Pennsylvania Health Secretary Rachel Levine says they are keeping the person's identity confidential. She says in addition to this first confirmed vaping death, they are looking into nine confirmed cases and a dozen likely cases of vaping-related illnesses.
"We've had tragically, a death; and these patients are almost all hospitalized and some in intensive care. They are very, very ill patients," Levine said. "What we do know about the vaping-associated lung disease is that there's no evidence that it's an infection. There are no infectious agents that are known. It seems to be a chemical injury."
Levine says the emphasis is on illegally bought cartridges containing THC, a component of marijuana. Levine says drug dealers put additional substances in them, and buyers have no way of knowing what else is in them.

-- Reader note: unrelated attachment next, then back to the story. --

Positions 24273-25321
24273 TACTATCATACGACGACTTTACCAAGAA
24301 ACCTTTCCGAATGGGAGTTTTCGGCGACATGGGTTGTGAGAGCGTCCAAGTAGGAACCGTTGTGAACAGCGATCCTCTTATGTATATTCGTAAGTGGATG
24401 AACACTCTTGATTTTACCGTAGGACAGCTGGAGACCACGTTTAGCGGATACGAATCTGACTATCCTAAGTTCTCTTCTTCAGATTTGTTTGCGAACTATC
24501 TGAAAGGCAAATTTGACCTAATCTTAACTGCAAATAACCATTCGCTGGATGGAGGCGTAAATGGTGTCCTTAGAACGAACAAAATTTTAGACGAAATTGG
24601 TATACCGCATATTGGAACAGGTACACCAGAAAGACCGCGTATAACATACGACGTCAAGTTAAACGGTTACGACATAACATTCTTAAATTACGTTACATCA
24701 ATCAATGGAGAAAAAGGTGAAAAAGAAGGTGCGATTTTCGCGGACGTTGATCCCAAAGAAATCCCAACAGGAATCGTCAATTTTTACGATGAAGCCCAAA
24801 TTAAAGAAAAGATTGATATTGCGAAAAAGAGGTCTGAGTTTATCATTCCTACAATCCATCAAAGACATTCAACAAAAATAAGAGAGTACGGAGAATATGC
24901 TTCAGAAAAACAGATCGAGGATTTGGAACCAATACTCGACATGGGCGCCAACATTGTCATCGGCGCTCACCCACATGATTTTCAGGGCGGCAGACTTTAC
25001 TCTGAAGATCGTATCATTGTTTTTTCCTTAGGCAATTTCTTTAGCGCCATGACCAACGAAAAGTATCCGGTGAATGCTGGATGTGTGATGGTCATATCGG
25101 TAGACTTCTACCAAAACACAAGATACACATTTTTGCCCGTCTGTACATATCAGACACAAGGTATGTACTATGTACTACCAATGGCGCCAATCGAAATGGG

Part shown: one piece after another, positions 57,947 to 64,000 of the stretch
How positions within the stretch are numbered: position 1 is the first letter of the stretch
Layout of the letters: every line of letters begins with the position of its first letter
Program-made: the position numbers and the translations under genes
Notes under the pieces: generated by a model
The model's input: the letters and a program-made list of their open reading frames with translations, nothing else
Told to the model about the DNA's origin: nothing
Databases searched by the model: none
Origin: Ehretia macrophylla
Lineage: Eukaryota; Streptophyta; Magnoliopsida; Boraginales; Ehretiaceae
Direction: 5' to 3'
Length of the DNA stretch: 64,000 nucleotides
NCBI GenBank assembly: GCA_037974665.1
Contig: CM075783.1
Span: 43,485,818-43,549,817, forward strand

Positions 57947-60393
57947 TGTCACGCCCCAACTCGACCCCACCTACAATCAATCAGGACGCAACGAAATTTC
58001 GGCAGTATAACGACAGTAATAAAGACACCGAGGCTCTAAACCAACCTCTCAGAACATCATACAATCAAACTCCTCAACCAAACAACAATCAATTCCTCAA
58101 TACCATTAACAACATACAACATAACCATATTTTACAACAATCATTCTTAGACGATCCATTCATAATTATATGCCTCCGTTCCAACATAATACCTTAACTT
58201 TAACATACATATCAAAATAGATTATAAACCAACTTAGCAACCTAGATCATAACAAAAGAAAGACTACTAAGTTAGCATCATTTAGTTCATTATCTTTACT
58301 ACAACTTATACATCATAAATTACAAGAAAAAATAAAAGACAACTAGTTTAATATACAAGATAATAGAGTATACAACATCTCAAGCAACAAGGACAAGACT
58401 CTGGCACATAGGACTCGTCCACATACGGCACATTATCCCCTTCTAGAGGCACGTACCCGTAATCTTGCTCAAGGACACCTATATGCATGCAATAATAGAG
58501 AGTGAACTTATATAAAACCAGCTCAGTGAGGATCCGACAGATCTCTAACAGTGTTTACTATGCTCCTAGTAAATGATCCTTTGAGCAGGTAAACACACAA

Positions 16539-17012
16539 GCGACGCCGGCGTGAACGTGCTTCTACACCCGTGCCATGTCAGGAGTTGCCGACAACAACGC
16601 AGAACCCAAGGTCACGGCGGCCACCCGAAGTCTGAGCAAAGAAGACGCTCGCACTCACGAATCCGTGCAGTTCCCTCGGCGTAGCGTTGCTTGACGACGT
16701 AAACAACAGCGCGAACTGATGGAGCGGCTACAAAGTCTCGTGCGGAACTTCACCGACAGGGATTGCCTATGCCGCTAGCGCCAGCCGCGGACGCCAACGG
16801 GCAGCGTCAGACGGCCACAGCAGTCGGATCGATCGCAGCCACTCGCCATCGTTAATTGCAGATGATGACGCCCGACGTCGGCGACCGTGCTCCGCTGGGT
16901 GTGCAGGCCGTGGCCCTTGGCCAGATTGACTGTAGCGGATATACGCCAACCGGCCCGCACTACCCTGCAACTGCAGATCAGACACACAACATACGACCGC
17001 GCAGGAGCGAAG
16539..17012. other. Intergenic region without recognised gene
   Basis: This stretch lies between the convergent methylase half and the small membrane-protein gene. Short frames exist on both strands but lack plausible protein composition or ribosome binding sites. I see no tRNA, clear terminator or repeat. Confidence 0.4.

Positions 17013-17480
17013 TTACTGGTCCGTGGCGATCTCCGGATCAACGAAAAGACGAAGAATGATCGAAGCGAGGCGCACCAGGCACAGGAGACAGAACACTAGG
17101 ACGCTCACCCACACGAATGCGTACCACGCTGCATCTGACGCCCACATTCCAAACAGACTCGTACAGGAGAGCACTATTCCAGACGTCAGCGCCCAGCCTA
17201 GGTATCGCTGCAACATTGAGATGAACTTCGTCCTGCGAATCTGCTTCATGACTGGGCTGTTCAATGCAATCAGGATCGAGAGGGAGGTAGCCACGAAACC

"We have drug dealers throwing together various chemicals and solvents to dissolved marijuana and then slapping a label on it and selling it in the market," she said.
"That's what people are vaping into their lungs. And that is associated with most of the cases."
She is urging people not to vape and says these cases have raised questions from the Centers for Disease Control and Prevention.
"Is vaping itself something that is safe? And I think that that question is still being investigated," Levine said.